With the advent of the Para Pan Am Games less than 80 days away it seems an appropriate time to review a book whose protagonist is visually impaired, as many of the competitions at the games are for the visually impaired.
This labyrinthine plot that is intricately involved, grave in tone but also delicately sensuous is an intriguing read. This is a fairly long book that takes a circuitous route through many lives and the back and forth meanderings can at times be daunting. However the abbreviated chapters lessen these burdens.
Anthony Doerr is a stylist and the prose are poetic and lines lyrical. Beyond this is a storyline filled with well researched detail set in WW II Germany and France with some incursions into the Soviet Union. Two young lives vastly different but strangely alike in their struggles to survive and succeed dominate the main theme.
The protagonist in this story is Marie-Laure LeBlanc, who has been blind since age six, as a result of severe cataracts. She lives with her beloved Papa, father, who is attentive to her needs and cares for her. He is the locksmith and keeper of the keys to the Museum of Natural History in Paris. In his spare time he builds miniatures of the streets and buildings in their area so Marie-Laure can feel them and accustom herself to her surroundings and then navigate the streets even with her affliction. Within the confines of the museum is housed an extraordinary, ancient greyish blue diamond with a slight reddish hue that word has it is cursed.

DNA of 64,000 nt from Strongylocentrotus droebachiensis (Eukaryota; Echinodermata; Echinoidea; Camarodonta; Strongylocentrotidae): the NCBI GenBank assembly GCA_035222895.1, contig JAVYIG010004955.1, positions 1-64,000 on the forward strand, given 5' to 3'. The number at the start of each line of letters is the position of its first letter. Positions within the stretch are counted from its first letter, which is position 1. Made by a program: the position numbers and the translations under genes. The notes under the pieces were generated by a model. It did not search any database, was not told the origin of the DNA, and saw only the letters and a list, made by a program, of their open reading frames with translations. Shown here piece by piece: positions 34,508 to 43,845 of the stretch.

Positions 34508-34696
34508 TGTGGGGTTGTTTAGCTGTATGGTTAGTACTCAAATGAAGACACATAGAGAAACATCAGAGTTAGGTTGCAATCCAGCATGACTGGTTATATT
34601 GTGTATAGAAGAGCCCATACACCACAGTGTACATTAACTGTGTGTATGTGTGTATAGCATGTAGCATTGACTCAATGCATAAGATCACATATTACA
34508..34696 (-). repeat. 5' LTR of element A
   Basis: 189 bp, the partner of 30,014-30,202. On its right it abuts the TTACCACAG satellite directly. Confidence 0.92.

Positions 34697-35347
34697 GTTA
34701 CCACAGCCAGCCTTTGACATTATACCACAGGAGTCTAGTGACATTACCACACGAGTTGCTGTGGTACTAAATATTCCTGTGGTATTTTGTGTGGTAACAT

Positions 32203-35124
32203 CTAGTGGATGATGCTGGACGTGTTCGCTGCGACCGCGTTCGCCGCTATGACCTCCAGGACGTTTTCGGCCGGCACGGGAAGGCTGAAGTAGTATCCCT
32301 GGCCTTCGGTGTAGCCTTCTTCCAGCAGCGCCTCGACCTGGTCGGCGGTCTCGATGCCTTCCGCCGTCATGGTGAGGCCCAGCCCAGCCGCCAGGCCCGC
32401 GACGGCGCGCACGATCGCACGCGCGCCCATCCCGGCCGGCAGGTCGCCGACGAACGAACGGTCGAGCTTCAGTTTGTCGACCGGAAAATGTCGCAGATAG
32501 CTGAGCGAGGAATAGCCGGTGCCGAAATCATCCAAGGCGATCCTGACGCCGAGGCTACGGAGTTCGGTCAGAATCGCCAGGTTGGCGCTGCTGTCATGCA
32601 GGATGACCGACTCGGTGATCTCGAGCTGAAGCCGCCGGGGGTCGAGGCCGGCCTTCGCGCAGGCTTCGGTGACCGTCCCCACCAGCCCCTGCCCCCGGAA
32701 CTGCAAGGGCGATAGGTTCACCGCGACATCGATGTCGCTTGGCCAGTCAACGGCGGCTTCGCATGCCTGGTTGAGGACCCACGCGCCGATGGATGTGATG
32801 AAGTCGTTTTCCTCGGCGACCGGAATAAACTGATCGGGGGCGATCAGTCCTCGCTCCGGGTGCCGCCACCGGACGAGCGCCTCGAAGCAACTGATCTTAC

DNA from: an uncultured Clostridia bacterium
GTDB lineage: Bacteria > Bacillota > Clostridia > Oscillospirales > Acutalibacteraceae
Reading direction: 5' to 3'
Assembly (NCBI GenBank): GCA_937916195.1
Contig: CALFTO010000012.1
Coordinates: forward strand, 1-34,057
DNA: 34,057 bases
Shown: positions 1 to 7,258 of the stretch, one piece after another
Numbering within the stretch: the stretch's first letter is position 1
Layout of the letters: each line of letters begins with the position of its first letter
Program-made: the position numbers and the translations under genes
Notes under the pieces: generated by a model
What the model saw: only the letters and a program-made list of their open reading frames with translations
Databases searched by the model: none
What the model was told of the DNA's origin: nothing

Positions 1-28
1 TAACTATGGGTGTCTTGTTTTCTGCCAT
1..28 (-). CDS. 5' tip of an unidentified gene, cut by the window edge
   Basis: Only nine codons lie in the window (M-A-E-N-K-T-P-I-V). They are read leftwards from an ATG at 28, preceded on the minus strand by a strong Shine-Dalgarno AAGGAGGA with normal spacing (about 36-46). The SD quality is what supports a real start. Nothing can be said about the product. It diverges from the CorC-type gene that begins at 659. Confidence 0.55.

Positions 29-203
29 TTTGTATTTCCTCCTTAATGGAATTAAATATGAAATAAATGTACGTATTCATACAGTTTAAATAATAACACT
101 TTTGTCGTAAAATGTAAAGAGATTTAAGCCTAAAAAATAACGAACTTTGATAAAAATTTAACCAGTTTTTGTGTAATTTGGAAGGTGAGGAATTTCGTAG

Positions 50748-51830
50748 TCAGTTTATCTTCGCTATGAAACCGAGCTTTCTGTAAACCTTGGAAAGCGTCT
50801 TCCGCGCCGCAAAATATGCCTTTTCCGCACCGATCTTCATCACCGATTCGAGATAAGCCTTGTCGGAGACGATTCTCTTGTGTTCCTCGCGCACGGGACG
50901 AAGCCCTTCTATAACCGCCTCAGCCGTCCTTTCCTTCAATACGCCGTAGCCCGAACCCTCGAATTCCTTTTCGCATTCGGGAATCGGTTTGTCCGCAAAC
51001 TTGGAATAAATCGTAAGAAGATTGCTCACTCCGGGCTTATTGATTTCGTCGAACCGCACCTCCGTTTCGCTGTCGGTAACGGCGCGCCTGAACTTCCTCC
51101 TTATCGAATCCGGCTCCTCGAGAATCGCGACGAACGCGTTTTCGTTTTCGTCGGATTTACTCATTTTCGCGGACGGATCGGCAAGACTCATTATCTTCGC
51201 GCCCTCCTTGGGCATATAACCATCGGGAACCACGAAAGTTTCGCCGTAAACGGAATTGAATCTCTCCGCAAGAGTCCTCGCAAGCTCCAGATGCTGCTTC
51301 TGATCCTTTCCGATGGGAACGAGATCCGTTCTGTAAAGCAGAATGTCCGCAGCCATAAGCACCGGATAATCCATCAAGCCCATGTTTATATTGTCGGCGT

When the German occupation of Paris ensues Marie-Laure and her father are forced to flee Paris to Saint-Malo off the coast of Brittany where Marie-Laure’s great uncle Etienne lives. The pernicious diamond is entrusted to their care and forms a riveting part of the overall storyline.
Werner Pfennig and his sister Jutta are orphaned German children. Their father has been killed in a mining accident. Werner is a very intelligent boy with a penchant for repairing radios, which stands him in good stead. He is recruited by the Nazis to attend a national school that trains children in the brutality of the Third Reich. Werner is indoctrinated under their spell and unleashes his own depravity. This is a graphic, unsettling part of the story, the German War Machine has left the world concussed.
Werner’s link to the main theme here is through his prowess with electrical circuits where later as a soldier he comes in contact with great-uncle Etienne who mans a radio for the underground movement. Perceived opposite realities are now to become complimentary parts of the narrative whole. The links are forming in the chain of events and the lives of all the participants become connected in some way.
This narration with its’ simmering background ache to the physical and mental hardships of the characters still offers hope and glimpses of enlightenment at the end of the tunnel. This is a riveting, satisfying read.